Arriving at our AirBnB flat at around noon, we were right on time to welcome some more family to the city: my dear sister Nici and her soon-to-be husband Philipp. They were joining us for the weekend and helping a lot with the kids. We went on another walk around the area to suck in this nice fall atmosphere.
Many painting and puzzle playing sessions were to follow. We had nice and fatty lunch at a nearby Pub, and then played some more with the kids in the apartment. That was quite an exhausting day for all of us, and I had no chance to save up on energy for the race tomorrow, being a necessary piece in the machine for the tougher jobs like having one kid on the shoulders while pushing the other 2 in their double stroller. I guess this is all part of my endurance training.
Tonight, I fell asleep right after the kids did, at around 9 PM. The energy was just gone. Sophie felt the same, but Nici and Philipp explored the city some more. The advantages of being without kids.
Waking Up An Hour Late
As with 2014’s Ljubljana marathon, the Daylight Saving Time was set back to normal in the night right before the marathon. Just to confuse us, with no clear benefit. In addition to the one hour we already turned the clock back by going from East to West in the plane, I now should have 2 hours worth of more sleep to regenerate from the hassle in order to successfully run today. Alarm clock goes off at 6:30 AM, which should feel like 8:30, and – plot twist – I’m still tired and exhausted.
I shovel in a large bowl of oats and top it off with a way too expensive smoothie, together with the kids. Now I’m awake!
It’s 8 degrees outside, which should be alright, but it feels more like the 1 degree it had in Sofia, 3 weeks prior. The difference wind and humidity can make! Nevertheless, I opt for the same outfit as in Bulgaria, a long-sleeve shirt under a regular running shirt. Should be fine, I think.
The Waiting Game
Our flat is perfectly located, just a 10 minute walk away from the race’s start right in the middle of the city. It’s an odd place to start a marathon, though, because it seems to be in a regular residential area as opposed to near a stadium or on a large public space as usually. This is why the 4 separate starting waves are diverted around separate housing blocks before the start is even visible. I’m here much earlier than I should have been, so I awkwardly try to keep warm by jumping around without exhausting myself too much. Difficult task!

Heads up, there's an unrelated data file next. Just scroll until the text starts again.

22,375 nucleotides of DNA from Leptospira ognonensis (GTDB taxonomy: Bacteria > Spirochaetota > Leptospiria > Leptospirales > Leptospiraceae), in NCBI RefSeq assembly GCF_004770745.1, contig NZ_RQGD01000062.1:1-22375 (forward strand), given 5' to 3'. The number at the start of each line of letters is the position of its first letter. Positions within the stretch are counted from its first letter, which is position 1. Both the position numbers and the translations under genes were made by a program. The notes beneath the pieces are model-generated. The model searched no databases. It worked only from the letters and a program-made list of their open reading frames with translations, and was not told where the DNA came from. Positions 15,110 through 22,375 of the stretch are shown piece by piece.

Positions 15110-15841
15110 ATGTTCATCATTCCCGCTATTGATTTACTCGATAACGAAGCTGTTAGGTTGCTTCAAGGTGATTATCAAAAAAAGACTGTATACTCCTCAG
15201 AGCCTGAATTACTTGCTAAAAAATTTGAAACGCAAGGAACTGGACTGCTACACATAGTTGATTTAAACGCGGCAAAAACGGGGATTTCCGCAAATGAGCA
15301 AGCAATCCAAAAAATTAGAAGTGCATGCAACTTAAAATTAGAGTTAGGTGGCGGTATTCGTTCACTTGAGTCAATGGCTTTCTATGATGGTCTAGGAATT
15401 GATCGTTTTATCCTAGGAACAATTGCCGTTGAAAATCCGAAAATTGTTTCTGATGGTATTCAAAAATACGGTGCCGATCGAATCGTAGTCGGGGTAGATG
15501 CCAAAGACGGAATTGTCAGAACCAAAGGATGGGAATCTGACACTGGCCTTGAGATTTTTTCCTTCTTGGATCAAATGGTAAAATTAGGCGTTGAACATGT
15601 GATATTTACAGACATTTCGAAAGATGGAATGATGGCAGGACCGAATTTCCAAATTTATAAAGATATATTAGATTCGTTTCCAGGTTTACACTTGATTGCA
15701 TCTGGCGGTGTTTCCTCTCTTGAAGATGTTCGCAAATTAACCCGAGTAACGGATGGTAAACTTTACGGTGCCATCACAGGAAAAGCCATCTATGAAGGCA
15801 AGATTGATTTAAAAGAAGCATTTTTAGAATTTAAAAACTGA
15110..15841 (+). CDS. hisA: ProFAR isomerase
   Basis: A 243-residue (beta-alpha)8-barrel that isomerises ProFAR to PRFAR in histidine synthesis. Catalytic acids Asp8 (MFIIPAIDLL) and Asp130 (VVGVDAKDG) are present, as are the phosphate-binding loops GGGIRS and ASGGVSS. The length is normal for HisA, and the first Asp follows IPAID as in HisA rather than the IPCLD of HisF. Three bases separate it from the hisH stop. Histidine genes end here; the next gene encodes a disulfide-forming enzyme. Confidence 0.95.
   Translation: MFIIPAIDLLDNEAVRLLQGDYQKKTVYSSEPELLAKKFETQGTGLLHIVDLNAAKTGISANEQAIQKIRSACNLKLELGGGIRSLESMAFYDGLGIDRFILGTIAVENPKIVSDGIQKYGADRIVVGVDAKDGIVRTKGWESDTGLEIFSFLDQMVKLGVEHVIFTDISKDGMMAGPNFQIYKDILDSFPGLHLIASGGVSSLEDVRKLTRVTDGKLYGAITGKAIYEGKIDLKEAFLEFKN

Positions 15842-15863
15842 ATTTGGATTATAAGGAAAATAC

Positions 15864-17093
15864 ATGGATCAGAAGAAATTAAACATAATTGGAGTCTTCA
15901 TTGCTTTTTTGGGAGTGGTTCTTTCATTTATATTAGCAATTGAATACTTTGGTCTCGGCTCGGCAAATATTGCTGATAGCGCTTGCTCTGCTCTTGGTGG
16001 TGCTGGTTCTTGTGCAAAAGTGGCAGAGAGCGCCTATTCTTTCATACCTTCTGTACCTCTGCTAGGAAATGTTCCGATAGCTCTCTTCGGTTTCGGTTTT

The Irish are a great force of positivity, though. Every once in a while some guy is just screaming in excitement at groups of people standing here waiting, just to get the energy levels up.
“Oi!” – “OOOI!”
The place is also unusually full of security. Often there are many more guards than you would think are necessary. It couldn’t hurt, and it also seems most of them are volunteers and just want to help. It’s appreciated.
9:00 AM, the 1st wave of a few thousand runners who plan on finishing in less than 3:30 hours are allowed to leave. I am in the 2nd wave, because I plan on finishing in between 3:35 and 4:05 hours. That’s one of the 4 options I had to choose from. Our wave starts 10 minutes later, but now we are allowed to move towards the starting gate.
I’m right in front of this wave, although I didn’t actively plan to. Lets see how this goes, I think! And then I even directly see the guy shooting off the starting gun which leaves a bit of fog around himself, signaling us to go on our 42.2 kilometer hunt right now.
And We Hunt
Number 25 is on its way! And finally I don’t feel the cold anymore. Running just is the best.
After 2 kilometers, I already see these guys:
Unfortunately I made the slight but important mistake of not giving kisses to the kids. The running crowds were too big and I was too surprised to react fast enough to turn to them for a short stop-over. I knew right away this might haunt me later, especially in Vera’s case, because I specifically told her the day before that I will run and then stop for a kiss when I met her, before running away again until I reach the finish. Not cool, dad!